Energy Economy

US on Track to Miss Climate Change Goals

In 2009, the United States agreed to reduce carbon emissions in 2020 by 17% compared to 2005 emissions as part of an international deal known as the Copenhagen Accord. That is very likely not going to happen.

More likely, according to a new report from Rhodium Group, is a reduction in the range of 12% to 16%. And by 2025, the U.S. Paris Agreement target of a promise to reduce emissions by 26% to 28% compared to 2005 emissions, U.S. emissions are likely to fall in a range of 12% to 19%.

The Trump administration’s 2017 withdrawal from the Paris Agreement and further insecurity about the U.S. commitment to lower carbon emissions could reduce the U.S. total by as little as 11% or as much as 21%. According to Rhodium Group, even the 2018 election of progressive climate leaders won’t “meaningfully impact emissions before 2025.” Lacking a strong federal-level push, the effect of aggressive state-level plans is expected to be limited.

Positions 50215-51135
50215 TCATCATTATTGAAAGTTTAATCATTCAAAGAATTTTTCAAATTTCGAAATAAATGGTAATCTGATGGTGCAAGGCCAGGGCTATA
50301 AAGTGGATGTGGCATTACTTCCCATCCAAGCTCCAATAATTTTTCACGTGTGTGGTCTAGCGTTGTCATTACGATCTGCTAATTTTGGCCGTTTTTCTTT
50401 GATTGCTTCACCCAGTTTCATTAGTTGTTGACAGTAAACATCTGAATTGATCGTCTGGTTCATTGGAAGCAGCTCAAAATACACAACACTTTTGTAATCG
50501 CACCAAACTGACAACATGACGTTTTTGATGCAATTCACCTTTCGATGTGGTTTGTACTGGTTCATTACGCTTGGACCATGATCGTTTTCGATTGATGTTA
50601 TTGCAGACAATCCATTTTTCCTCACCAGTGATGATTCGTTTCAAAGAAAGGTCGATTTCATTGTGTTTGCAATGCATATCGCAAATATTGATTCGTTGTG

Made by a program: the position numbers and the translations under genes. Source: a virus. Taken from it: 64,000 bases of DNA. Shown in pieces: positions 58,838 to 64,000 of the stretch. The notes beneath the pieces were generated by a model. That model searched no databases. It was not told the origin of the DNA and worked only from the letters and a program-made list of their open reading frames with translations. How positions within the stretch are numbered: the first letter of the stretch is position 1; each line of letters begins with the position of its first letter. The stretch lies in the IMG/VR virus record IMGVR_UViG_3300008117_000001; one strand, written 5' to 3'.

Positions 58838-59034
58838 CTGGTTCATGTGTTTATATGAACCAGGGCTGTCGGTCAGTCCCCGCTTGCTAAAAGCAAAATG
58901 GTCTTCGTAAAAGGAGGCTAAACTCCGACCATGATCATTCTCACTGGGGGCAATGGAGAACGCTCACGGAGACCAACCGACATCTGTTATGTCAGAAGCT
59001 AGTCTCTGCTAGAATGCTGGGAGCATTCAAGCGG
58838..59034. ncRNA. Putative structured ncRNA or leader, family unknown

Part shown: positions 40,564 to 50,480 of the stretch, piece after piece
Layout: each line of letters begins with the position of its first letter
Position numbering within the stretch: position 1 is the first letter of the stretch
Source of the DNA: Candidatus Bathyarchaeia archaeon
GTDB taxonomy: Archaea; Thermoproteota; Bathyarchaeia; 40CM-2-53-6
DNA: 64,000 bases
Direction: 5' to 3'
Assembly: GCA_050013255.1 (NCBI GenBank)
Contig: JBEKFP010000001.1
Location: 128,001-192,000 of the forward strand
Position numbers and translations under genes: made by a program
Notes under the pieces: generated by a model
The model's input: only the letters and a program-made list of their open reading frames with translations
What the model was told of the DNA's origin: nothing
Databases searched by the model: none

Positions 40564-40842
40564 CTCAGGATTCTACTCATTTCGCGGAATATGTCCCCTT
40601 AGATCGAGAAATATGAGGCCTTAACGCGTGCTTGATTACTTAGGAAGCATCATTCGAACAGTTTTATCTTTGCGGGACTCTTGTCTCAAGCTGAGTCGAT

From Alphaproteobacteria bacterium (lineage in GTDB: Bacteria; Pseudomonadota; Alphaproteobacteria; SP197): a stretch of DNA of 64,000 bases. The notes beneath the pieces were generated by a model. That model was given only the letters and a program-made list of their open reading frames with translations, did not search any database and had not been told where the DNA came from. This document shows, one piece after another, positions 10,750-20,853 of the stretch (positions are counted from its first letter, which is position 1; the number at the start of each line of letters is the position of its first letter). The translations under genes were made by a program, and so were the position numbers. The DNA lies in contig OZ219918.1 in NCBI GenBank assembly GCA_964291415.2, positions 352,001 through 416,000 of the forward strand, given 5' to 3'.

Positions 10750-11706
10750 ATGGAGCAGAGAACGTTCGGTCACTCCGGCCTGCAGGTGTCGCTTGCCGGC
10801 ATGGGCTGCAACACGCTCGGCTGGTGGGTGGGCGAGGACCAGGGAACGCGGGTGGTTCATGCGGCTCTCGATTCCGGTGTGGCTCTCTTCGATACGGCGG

The report notes four major trends working against lower emissions. First is the low price of natural gas. Combined with falling costs for renewable electric power generation, natural gas prices could become a threat to renewables like solar and wind that emit no carbon. Low natural gas prices also threaten the retirement of 45% of U.S. nuclear power generation that currently accounts for about 12% of the country’s zero-emissions generation.

Second, Americans love affair with larger, less fuel-efficient vehicles are on track to fall short of emissions targets in the transportation sector. In the best case, falling battery prices would make electric vehicles more attractive but only about 16% of new U.S. vehicle sales would be electrified in 2025. At that percentage, tailpipe emissions fall by just 12% below 2005 levels. If battery prices decline at a slower rate, only 6% of new sales in 2025 would include electric vehicles and emission reductions would fall by just 8%.

In addition to its effect on electricity generation, low prices for natural gas also threaten to increase emissions from industries such as steel, cement, and chemicals. Cheap gas increases industrial emissions by 7% while higher gas prices could curb the increase to just 1%.

Finally, there isn’t much time left for state and, especially, federal policy to have a beneficial effect on emissions by 2025. The following chart from Rhodium Group gives the ranges of emissions reductions between now and 2030.

It’s also worth noting that the United States is among the 25 countries that produce the most carbon emissions.